I Built a Boat with All the Towels in Your Closet (and Will Let You Drown)


Product Details

$18.95  $17.62
Red Hen Press
Publish Date
6.9 X 8.3 X 0.4 inches | 0.45 pounds
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About the Author

Leia Penina Wilson is an MFA candidate in prose at the University of Alabama, Tuscaloosa. When she's not reading or writing, she spends her time baking tiny cakes and cookies. When she's not baking, she plays Magic: The Gathering and cuddles with her boyfriend on the couch. She is the nonfiction editor for The Black Warrior Review. Her work can be found in, or is forthcoming from, Diagram, Alice Blue Review, Crab Orchard Review, The Chariton Review, NAP, and others. She is originally from St. Joseph, Missouri. Her first book, i built a boat with all the towels in your closet (and will let you drown), won the A Room of Her Own Foundation's To the Lighthouse Poetry Publication Prize, selected by Evie Shockley.


"I was mesmerized by the wild lyricism, quiet wit, and fearless curiosity of these poems. I feel lucky to have encountered them and am delighted to recognize them with the To the Lighthouse Prize."
--Evie Shockley

"Leia Wilson thoughtfully assembles a world, then dissembles it, so that we might see its brilliant underside. She illuminates the hidden spaces of memory and the body, uncovers fossils in time and language, looks to the faraway for answers. Stars, seasons, cities, birds, the spoken and unspoken are all stitched and unstitched, hinged and then unhinged. Wilson beautifully takes everything apart and gives us the burning, shimmering cores of things."
--Jenny Boully

"Perhaps only those poets capable of being riddled by desire can create poems so revelatory of Desire's Riddle. Leia Penina Wilson's debut collection offers itself as primer in desire's difficulties, not a textbook with the answer key in back, but poems that suffer the intricate mystifications of their own inquiry. Wilson shows how wanting works in harm and harmony both, how intimacy creates oddity, how love makes self and other strange at the very point of naked familiarity. Imagination moves through the mind as longing does through the body, insisting the real is a place only to be arrived at, insisting a change must occur, promising the self is never merely the self-same. In nearly Ovidian ways, Wilson charts a nearly unnavigable terrain: how desire not only pushes through the body, but pushes the body into other forms. Here, Imagination is always taking hold, and it takes hold by metamorphosis, by confusing ontology with the inability to decipher the difference between being and pretending-to-be. Wilson seeks her animal self. Part of that animal universe is the vague realm in which pray becomes prey, and the fear of being consumed by what one is most within (the world) finds its only compensation in what that fear also makes available: the recognition that one is here in what is (the world). Such depictions of our damaged dwelling mark for her lucky readers the arrival of a new and needed voice."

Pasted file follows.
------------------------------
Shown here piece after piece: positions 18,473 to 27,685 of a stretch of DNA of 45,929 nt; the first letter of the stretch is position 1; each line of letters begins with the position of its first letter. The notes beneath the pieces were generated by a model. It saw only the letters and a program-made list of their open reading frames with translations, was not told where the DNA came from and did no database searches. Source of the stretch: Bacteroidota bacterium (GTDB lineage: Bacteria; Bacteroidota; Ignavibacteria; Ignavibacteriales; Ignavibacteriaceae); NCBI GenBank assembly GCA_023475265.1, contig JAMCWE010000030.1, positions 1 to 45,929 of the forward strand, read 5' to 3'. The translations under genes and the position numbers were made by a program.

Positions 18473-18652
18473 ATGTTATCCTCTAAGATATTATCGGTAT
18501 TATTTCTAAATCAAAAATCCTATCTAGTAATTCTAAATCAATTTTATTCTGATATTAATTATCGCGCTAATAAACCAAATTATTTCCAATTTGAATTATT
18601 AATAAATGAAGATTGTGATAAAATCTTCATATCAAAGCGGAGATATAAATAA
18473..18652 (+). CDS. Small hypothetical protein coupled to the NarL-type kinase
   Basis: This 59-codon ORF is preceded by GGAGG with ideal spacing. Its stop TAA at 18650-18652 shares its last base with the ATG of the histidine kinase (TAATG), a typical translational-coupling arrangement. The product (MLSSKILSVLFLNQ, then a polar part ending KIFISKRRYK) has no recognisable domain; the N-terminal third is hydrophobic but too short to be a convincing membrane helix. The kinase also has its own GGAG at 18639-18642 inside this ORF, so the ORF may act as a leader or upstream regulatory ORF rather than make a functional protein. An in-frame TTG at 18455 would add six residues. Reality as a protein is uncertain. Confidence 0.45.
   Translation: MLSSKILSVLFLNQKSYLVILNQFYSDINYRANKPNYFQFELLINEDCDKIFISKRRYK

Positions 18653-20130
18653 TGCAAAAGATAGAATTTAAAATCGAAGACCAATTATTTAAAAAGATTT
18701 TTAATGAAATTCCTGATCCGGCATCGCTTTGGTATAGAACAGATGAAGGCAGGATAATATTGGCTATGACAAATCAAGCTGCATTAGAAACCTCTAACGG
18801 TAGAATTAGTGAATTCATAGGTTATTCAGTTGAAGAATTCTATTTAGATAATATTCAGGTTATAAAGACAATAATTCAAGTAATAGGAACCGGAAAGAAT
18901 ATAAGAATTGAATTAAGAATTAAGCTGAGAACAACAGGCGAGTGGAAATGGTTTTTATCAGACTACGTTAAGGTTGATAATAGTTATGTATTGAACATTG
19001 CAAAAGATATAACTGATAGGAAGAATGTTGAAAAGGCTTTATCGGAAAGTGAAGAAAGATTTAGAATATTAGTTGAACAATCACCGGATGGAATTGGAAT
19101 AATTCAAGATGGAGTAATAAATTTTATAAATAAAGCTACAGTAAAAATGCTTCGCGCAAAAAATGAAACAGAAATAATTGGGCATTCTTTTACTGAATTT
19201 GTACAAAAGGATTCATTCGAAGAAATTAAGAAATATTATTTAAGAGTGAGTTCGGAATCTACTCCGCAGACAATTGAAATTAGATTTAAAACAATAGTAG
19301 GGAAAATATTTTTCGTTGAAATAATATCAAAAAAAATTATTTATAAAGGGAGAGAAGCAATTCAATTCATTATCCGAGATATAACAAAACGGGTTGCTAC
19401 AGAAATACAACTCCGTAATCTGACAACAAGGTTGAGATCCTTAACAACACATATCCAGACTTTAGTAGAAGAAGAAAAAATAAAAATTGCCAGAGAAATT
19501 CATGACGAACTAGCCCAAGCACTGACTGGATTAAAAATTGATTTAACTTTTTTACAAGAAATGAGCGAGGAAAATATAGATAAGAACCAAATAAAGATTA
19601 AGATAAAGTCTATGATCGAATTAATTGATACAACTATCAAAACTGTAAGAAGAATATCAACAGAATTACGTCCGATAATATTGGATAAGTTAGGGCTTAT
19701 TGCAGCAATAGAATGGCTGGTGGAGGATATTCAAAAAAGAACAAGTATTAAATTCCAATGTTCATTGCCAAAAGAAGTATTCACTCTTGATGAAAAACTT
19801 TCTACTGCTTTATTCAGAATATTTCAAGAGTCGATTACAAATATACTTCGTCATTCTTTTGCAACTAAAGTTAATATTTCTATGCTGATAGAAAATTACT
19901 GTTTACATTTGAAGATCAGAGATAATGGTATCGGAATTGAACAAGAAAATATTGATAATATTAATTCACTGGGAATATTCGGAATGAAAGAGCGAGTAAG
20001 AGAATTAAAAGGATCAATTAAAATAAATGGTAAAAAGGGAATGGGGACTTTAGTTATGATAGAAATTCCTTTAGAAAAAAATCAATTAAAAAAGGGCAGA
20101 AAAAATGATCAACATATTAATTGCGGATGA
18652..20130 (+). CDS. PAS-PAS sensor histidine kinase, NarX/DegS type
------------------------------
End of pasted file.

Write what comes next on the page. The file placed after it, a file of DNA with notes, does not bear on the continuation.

--Dan Beachy-Quick